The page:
Wine and cheese – a perfect pairing

PUBLISHED: 11:22 04 August 2020 | UPDATED: 11:22 04 August 2020

Choose the right wines to accompany cheese.

Choose the right wines to accompany cheese.

Archant

As a cheese and a wine lover I often enjoy the two together as an easy light meal in itself or to finish a meal. It’s not easy to find the right wine to complement the cheese though as both cheese and wine have flavours and textures that change with age, temperature and the moment!

An ideal solution would be to have a selection of both to mix and match and be prepared to change one’s mind whilst trying them. Traditional pairings such as Port or claret with stilton are not necessarily the best when trying cheeses with dessert wines, dry whites and young reds.

Claret or Port and stilton are often paired together but the richness and ‘bite’ of the cheese create a jarring flavour on the palate.

Dessert wines are often chosen as the stars when you have a range of wines available to match a platter of different cheeses. for example dessert wines with stilton and other blue cheeses (but not a salty Roquefort!) because of their complexity and richness; hard cheeses like cheddar and good red Leicester are a good match with more robust tannic wines too.

A classic Sauternes such as Chateau Filhot or Monbazillac such as Domaine de Grangeneuve or a botrytis Viognier from Australia if you’re feeling adventurous.

If you prefer port at the end of the meal try a tawny port such as the spirituous silky ones made by Grahams with an infused citrussy zesty note that complements the blue cheese flavours of stilton and Roquefort.

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Goat’s cheese varies from light, young flavours to the mature, slightly nutty notes and each require different wines for the best combination.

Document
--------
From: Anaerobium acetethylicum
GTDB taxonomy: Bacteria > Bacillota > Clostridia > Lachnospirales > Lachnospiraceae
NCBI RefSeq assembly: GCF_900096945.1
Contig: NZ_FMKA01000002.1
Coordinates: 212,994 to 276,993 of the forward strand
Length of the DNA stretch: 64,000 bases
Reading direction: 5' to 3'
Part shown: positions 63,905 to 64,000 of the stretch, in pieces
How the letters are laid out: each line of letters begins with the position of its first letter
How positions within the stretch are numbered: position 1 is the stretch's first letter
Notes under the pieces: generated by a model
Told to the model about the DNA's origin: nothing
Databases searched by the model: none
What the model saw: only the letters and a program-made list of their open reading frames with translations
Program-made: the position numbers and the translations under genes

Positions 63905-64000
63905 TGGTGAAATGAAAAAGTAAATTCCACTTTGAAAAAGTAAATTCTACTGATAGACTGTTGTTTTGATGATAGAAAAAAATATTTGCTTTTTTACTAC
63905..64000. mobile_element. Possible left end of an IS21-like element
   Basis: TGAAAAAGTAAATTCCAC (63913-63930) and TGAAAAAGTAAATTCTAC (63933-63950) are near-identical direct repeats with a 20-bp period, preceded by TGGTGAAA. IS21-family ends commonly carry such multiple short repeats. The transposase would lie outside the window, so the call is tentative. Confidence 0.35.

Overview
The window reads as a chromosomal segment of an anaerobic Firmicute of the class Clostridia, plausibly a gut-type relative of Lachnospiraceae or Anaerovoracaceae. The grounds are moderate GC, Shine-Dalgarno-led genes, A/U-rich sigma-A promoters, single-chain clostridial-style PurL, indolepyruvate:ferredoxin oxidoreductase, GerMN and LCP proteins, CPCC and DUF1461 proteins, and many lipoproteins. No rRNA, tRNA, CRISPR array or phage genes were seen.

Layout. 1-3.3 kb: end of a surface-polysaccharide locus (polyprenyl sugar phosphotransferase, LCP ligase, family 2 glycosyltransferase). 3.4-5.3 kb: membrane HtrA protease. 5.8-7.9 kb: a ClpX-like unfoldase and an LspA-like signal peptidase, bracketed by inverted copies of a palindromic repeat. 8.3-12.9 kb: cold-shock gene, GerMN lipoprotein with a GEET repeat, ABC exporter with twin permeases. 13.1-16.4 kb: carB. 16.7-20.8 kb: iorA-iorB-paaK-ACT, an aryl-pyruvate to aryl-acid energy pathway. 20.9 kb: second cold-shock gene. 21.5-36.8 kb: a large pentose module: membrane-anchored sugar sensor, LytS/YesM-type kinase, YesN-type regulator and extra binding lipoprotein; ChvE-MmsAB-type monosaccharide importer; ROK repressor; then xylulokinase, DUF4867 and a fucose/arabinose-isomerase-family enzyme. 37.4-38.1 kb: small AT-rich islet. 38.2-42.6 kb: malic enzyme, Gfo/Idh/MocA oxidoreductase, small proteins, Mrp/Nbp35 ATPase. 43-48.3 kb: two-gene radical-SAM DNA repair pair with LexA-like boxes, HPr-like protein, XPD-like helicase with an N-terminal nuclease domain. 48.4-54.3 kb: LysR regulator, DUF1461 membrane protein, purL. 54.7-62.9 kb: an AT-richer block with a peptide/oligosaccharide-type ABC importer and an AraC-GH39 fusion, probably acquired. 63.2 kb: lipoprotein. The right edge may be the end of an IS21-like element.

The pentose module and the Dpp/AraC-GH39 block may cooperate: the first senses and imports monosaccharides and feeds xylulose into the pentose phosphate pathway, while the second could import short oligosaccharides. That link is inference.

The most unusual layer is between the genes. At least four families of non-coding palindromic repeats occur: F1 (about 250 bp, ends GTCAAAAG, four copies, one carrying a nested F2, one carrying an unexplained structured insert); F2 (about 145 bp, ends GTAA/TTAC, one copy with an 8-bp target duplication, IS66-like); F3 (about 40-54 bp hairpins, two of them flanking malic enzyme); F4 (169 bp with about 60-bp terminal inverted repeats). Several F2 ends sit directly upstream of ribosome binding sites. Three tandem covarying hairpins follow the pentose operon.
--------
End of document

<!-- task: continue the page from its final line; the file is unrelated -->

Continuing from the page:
A Sauvignon Blanc from France such as Touraine Sauvignon, Chile or from New Zealand such as Makutu are a lovely match to the acidity of the young goat’s cheese.

A harder mature cheese would be best matched with dry Viognier based wine from Viu Manent in Chile or Mont Rocher in the south of France.

Some of the cheeses that are tricky to match with wine are soft white rinded ones including Brie and Camembert though a vibrant yet soft and youthful fruity Chilean Merlot, a light fruity Beaujolais or a ripe fruity non classic Pinot Noir from the South of France would be an ideal match.

Crisp dry Pecorino from Italy is a surprisingly good match with cheese as is Champagne which is great with Camembert and a lightly oaked Chardonnay is lovely with Chaume.

Gewurztraminer is an obvious choice with intense pungent cheese such as Munster and Pont l’Eveque otherwise it is hard to match them with a wine.

If you decide to serve a red wine with the cheese course try a mature wine such as a Crianza or Reserva Rioja as the oak aging will soften the tannin notes and is great when served with a strong. Tannic red wines are delicious with rich, aged cheeses, because their tannins work with them and clean the palate.

My latest find has been Beemster, a Dutch Gouda cheese that is rich, creamy and with natural sweetness and which becomes nutty and crumbly with age, with a red dessert wine – Domaine de Beaurenard Rasteau Vin Doux Naturel – a stunning combination to try.


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